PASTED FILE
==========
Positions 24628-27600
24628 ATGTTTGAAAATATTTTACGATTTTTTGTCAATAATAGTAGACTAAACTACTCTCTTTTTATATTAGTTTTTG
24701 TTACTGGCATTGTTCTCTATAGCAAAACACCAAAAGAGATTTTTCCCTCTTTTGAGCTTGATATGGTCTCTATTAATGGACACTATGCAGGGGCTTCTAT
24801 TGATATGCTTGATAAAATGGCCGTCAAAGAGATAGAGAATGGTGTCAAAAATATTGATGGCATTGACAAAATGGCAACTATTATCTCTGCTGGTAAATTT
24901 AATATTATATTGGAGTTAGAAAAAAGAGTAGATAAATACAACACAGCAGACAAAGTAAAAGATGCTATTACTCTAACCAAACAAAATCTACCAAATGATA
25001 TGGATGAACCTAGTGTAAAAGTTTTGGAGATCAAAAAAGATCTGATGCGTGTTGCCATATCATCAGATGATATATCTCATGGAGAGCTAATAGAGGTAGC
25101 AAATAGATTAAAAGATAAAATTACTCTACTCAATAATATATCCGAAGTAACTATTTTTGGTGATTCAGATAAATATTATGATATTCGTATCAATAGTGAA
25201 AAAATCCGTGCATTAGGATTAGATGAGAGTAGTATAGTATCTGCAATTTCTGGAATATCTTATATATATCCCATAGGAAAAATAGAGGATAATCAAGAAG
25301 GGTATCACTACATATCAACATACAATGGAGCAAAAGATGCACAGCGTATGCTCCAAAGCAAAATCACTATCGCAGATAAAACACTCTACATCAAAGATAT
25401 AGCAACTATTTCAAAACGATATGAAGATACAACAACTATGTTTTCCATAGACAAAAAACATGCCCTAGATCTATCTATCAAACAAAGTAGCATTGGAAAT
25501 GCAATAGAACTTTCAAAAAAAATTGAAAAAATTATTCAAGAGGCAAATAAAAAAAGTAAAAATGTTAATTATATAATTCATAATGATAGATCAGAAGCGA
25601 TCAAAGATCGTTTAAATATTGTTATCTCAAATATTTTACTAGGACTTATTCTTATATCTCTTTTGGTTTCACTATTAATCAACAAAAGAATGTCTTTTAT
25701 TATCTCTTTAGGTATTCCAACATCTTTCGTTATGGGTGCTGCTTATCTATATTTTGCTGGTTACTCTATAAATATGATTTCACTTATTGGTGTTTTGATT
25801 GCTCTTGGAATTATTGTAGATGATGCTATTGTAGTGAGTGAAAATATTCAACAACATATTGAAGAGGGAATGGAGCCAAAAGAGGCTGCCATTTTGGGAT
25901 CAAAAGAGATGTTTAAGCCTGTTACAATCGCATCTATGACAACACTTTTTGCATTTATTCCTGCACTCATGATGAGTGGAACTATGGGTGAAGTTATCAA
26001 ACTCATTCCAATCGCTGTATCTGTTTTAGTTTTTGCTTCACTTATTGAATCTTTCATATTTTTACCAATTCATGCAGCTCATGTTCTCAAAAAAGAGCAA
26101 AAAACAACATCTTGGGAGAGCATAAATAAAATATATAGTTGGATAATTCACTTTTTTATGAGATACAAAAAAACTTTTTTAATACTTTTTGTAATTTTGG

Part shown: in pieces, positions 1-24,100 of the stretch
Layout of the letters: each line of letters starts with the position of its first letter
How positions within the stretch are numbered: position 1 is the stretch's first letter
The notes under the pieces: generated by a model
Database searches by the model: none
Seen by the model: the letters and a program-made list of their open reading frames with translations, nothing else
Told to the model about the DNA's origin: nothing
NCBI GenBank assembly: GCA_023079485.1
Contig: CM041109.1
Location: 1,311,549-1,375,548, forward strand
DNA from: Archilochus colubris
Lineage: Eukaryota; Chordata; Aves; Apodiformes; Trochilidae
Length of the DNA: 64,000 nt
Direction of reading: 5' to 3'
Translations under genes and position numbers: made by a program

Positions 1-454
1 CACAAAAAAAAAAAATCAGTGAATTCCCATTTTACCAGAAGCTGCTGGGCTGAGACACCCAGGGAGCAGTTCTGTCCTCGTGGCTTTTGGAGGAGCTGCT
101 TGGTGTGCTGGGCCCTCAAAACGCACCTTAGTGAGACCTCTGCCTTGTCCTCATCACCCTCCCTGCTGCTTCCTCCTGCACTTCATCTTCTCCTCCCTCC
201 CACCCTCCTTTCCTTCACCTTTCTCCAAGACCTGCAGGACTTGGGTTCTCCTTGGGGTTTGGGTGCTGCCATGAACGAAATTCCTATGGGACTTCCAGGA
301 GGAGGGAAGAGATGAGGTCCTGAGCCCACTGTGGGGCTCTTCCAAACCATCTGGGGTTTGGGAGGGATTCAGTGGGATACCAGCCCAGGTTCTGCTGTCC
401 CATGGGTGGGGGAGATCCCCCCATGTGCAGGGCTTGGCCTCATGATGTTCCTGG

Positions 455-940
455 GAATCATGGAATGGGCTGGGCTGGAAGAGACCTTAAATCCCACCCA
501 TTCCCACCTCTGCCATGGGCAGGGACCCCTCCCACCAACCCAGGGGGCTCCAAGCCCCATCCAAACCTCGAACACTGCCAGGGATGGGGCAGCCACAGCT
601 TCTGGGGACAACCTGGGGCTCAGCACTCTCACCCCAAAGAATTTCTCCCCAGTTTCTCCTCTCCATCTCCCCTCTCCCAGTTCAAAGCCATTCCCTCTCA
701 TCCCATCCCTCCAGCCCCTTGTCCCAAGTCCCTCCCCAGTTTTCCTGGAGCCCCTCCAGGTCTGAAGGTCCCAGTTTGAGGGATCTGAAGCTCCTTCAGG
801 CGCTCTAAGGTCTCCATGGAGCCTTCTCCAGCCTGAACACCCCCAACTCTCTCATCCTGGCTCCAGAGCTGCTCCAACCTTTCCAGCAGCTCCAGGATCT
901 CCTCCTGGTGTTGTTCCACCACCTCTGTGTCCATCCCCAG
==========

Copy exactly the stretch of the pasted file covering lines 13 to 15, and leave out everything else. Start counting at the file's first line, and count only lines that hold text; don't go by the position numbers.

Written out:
25701 TATCTCTTTAGGTATTCCAACATCTTTCGTTATGGGTGCTGCTTATCTATATTTTGCTGGTTACTCTATAAATATGATTTCACTTATTGGTGTTTTGATT
25801 GCTCTTGGAATTATTGTAGATGATGCTATTGTAGTGAGTGAAAATATTCAACAACATATTGAAGAGGGAATGGAGCCAAAAGAGGCTGCCATTTTGGGAT
25901 CAAAAGAGATGTTTAAGCCTGTTACAATCGCATCTATGACAACACTTTTTGCATTTATTCCTGCACTCATGATGAGTGGAACTATGGGTGAAGTTATCAA